News Blog

Section Of Walnut Avenue Will Be Closed Friday Morning

Westbound lanes of Walnut Avenue between Lester Drive and Sheridan Drive will be closed on Friday morning, August 25th, starting at 9:00 am to allow traffic investigators to investigate and document the scene of a recent serious crash there. The lane closures are expected to last a few hours.

 

Officers from the DPD’s Traffic Unit will be assisted by troopers from the Georgia State Patrol in reconstructing the accident that happened on the evening of August 9th that left a Dalton teenager hospitalized with injuries that were considered life threatening. An initial investigation of the crash indicated that a white 2005 Ford Mustang driven by 18 year old Austin Burnette of Chatsworth was traveling westbound on Walnut Avenue when a silver 2002 Toyota Corolla driven by 18 year old Keiri Suarez of Tunnel Hill traveling eastbound on Walnut attempted to turn left onto Sheridan Avenue in front of Burnette’s Mustang. Burnette’s Mustang hit the Corolla sending both vehicles off of the roadway. Burnette and a passenger in his vehicle sustained minor injuries. Ms. Suarez suffered severe injuries and remains in critical condition.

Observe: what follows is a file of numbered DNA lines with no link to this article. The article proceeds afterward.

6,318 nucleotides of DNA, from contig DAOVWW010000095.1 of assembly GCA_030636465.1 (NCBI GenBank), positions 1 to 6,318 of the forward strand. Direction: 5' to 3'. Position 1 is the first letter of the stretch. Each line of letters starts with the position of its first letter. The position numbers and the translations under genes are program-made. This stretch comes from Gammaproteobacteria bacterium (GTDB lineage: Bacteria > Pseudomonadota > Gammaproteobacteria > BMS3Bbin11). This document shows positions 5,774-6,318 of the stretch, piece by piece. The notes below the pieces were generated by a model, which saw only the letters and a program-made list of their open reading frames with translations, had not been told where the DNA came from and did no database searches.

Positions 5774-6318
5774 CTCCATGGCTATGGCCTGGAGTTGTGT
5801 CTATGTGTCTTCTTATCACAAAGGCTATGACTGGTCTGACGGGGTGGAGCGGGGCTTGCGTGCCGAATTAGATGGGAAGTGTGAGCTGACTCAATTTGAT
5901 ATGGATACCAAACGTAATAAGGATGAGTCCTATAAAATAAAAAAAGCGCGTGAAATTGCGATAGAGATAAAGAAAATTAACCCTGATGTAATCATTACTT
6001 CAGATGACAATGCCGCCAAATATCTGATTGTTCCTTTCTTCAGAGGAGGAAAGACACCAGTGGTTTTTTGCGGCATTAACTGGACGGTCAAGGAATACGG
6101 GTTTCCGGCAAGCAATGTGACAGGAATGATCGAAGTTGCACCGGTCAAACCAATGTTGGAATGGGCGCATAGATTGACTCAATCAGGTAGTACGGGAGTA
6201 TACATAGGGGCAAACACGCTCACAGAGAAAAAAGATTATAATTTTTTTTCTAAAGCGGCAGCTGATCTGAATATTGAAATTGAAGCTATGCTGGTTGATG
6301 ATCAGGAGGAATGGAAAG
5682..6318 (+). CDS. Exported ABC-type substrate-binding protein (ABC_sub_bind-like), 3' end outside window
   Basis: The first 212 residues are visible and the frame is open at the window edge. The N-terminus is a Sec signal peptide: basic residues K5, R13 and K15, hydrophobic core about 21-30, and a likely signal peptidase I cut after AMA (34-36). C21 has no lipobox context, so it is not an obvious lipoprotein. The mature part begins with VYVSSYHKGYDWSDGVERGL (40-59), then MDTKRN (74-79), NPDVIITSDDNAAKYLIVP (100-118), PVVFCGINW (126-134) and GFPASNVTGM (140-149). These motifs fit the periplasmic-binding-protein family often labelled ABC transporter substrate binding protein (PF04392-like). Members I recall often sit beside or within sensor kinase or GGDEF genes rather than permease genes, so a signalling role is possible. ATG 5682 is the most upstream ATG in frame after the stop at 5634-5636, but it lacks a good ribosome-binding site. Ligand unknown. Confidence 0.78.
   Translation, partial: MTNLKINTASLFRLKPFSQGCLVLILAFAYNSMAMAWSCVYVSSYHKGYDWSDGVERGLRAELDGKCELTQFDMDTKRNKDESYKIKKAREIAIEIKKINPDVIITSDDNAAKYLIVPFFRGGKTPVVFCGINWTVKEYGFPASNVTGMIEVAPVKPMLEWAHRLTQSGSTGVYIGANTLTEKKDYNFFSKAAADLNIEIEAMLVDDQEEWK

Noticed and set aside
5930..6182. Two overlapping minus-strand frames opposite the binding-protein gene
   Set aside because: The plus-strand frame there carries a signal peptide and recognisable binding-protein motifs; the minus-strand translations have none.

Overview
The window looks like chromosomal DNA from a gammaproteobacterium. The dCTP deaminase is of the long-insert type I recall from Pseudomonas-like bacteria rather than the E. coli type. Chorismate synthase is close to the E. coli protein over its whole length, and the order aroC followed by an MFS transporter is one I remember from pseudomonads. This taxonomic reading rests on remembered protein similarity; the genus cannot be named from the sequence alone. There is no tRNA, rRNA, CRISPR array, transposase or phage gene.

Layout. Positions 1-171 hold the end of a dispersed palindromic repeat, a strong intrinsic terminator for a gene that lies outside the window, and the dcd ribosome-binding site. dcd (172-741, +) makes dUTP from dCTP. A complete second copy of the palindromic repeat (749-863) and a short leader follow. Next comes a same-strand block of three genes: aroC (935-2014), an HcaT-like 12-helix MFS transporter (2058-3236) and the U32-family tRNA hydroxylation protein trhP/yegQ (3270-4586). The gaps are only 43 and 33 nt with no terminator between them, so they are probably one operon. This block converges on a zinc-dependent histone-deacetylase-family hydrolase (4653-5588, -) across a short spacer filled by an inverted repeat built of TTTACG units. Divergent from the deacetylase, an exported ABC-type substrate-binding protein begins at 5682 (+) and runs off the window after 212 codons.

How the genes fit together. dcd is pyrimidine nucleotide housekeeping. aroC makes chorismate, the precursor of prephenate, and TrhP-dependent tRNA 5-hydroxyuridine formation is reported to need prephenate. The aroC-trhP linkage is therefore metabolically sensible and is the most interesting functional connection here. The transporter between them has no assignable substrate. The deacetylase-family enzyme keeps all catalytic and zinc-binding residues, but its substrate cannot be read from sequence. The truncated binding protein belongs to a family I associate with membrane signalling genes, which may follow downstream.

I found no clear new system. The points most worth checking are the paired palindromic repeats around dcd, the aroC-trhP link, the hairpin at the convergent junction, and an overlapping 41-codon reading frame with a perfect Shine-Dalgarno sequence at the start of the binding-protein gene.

DPD Investigating Shoplifting Of Watches From Kohl’s

The Dalton Police Department is asking tor the public’s help identifying two men who shoplifted watches from Kohl’s on Shugart Road. The stolen watches were worth more than $300.

 

 

The theft happened on August 8th. Two white males were recorded by store surveillance concealing several watches on their person and disposing of the watch boxes. The store’s loss prevention staff reported that they also took a shirt. The stolen items totaled $359.95 in value.

 

 

The suspects are both white males. One of the suspects has brownish blond hair and wore a gray Adidas hooded sweatshirt with black sleeves and black Adidas sweat pants with white shoes. The second suspect has darker hair and wore a white t-shirt and black sweat pants. Pictures of the two suspects are included with this release.